This means all biceps exercises essentially are biceps curls or a biceps curl variation. But that doesn’t mean all bicep curls are created equal.
For stronger and bigger biceps, choose variations such as hammer curls or preacher curls to target the two heads of the brachii or brachialis. Technique is key: Add too much weight too quickly, and it’s easy for other muscle groups such as the shoulder and back muscles to take over.
Instead, challenge and stress the biceps muscle in different ways to ensure progressive overload without compromising form. Focus on both the eccentric (the lengthening or lowering portion of the curl) and concentric movements (the contracting or lifting portion of the curl).
Add these seven bicep exercises to your arm workouts to target the biceps from all angles. Keep these tips in mind for your bicep workouts:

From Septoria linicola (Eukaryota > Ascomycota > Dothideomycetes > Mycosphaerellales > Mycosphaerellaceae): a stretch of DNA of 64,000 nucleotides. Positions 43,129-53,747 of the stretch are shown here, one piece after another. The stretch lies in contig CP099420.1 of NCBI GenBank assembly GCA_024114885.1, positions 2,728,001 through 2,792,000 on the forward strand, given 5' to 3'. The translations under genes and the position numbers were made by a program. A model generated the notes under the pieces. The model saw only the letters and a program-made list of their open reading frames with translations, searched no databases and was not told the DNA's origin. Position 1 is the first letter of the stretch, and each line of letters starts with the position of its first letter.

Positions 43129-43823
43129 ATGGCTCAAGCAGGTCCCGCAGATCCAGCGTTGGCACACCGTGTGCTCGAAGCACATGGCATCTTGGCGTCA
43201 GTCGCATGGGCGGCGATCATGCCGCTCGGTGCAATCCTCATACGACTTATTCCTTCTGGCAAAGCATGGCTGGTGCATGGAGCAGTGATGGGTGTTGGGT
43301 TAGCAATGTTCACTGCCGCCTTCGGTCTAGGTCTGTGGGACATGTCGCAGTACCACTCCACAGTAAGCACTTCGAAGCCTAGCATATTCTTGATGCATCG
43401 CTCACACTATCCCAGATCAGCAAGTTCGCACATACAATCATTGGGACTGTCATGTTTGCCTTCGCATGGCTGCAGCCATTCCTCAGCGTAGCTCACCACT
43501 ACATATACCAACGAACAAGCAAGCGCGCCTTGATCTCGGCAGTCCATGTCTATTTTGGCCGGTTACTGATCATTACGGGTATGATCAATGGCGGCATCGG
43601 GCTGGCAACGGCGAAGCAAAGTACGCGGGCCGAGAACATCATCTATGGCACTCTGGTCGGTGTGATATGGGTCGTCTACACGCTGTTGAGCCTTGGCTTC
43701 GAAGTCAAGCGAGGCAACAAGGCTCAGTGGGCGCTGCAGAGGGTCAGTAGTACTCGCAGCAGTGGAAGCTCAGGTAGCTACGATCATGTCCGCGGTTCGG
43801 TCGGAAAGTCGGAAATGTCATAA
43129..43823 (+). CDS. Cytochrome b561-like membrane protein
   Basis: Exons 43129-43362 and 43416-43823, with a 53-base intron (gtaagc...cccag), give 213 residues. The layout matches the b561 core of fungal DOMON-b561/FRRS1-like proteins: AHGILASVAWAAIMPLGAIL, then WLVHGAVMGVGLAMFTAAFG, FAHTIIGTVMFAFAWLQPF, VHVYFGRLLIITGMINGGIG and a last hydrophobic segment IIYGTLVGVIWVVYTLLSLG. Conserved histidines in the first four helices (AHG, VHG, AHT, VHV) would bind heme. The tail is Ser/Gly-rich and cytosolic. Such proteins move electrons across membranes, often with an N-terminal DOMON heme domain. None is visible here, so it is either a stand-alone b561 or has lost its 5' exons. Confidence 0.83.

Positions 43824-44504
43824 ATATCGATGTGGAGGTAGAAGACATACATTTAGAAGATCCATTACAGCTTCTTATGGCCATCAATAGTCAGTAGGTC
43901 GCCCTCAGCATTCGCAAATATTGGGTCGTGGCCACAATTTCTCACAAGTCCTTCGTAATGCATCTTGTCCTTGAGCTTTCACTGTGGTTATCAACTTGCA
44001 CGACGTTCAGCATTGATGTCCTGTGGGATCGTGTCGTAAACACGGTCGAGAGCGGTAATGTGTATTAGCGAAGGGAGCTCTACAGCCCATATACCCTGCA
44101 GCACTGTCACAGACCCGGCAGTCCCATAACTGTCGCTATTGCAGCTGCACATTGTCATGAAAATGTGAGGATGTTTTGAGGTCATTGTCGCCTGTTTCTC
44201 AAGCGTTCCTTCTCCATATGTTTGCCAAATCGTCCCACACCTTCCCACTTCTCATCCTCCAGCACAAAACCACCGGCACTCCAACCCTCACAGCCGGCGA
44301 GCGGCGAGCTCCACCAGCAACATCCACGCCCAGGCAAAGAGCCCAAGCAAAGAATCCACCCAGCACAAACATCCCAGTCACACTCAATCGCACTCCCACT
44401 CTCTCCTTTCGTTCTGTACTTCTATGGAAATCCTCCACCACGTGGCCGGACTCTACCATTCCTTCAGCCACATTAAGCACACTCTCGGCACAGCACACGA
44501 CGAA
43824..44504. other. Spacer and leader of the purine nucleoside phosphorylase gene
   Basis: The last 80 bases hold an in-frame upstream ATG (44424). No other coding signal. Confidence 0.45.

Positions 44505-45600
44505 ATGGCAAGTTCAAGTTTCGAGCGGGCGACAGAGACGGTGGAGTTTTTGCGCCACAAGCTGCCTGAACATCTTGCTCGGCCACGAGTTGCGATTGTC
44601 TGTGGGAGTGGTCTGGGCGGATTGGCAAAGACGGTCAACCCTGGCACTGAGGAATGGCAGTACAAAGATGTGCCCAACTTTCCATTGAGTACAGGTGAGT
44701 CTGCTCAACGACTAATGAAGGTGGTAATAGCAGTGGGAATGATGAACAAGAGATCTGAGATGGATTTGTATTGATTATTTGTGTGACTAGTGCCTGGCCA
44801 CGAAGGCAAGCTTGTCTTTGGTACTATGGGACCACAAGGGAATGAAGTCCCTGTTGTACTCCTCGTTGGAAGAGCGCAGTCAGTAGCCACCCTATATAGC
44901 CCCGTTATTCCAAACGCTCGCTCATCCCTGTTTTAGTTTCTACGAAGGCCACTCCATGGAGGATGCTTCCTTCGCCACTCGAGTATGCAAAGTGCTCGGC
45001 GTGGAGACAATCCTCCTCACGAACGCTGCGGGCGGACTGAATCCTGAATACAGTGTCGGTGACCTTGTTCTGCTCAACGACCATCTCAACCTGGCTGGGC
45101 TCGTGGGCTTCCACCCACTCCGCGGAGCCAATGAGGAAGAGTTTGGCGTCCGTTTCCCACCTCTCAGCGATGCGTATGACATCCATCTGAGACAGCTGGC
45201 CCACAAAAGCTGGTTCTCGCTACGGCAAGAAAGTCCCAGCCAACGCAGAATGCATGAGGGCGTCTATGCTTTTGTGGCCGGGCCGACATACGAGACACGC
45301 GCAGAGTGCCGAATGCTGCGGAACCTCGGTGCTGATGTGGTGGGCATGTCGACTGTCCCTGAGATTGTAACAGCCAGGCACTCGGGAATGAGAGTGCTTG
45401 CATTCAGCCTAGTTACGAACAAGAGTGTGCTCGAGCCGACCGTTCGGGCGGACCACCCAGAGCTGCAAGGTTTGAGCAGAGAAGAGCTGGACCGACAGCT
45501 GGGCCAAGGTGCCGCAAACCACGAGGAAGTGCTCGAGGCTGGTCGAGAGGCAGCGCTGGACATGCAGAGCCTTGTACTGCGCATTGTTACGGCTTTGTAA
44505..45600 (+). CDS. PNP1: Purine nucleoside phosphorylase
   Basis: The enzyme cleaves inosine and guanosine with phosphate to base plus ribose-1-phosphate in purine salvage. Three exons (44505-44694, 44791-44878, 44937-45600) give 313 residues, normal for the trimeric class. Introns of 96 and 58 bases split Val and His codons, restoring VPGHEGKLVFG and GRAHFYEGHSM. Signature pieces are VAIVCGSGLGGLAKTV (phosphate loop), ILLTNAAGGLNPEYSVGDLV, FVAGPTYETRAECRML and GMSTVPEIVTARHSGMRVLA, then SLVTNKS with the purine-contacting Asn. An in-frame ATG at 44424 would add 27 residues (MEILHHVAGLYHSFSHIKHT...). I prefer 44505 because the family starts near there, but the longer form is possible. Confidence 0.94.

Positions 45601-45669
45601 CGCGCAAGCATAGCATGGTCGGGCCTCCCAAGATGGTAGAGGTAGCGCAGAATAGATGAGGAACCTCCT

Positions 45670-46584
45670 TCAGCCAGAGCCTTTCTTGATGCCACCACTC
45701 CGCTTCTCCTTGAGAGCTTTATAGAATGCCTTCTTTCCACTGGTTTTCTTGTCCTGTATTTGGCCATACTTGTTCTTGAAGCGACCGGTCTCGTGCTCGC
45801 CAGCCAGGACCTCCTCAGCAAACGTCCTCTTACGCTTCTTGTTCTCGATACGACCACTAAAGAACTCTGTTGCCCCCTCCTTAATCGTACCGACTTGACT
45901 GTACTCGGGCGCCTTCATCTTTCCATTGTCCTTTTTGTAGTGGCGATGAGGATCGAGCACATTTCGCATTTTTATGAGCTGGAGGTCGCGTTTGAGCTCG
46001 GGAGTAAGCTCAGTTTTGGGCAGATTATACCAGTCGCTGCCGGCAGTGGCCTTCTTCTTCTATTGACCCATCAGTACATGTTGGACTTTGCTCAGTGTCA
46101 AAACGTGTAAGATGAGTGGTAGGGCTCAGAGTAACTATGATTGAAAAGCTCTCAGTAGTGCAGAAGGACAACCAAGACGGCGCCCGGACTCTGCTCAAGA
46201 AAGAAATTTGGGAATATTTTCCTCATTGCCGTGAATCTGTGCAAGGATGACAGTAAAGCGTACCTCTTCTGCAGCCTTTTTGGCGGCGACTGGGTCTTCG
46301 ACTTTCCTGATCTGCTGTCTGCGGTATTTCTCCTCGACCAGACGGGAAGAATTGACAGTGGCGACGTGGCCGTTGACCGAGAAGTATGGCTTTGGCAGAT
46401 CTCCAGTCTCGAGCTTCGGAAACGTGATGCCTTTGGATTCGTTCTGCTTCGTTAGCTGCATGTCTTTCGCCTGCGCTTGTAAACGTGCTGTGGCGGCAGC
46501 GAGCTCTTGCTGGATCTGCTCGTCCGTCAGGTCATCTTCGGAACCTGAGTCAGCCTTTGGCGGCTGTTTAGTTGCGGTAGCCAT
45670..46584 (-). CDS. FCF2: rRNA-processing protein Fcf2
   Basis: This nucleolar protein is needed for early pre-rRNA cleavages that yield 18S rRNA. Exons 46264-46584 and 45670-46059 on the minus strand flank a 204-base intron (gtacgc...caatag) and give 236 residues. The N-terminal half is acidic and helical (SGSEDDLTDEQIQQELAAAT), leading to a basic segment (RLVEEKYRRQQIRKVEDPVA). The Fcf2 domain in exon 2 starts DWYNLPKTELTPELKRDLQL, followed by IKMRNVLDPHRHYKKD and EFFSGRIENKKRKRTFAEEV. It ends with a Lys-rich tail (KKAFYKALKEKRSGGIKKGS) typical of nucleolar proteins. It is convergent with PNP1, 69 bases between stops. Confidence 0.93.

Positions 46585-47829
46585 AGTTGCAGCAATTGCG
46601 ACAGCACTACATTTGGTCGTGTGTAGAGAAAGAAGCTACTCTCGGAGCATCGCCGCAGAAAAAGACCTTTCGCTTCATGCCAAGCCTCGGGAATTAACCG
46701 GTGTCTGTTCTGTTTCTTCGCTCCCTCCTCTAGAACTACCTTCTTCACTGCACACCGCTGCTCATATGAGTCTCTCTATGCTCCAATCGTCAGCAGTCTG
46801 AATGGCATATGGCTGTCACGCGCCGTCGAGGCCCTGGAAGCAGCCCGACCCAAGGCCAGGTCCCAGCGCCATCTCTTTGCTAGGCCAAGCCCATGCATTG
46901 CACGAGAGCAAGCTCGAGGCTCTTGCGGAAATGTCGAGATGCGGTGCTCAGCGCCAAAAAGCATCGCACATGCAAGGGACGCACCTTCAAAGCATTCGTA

Why?: The humble biceps curl places more emphasis on the concentric movement and works both the short and long head of the biceps brachii.
How to do it: Stand with your feet shoulder-width apart, retract your shoulder blades, and keep your elbows tucked in to your sides. Hold the barbell or dumbbells with a supinated grip (underhand grip), and use your biceps to raise the forearms, squeezing the biceps muscle at the top of the movement. Keep wrists and elbows relaxed to maximize bicep load.
Why: The careful use of cheat curls in your bicep workouts allows you to place a greater load on the eccentric portion of the lift. This is important for two reasons. First, studies have shown greater muscle growth happens through eccentric overload . Second, eccentric training allows you to use a heavier weight and increase overload. Try working these into your bicep workouts once a week to reap the benefits.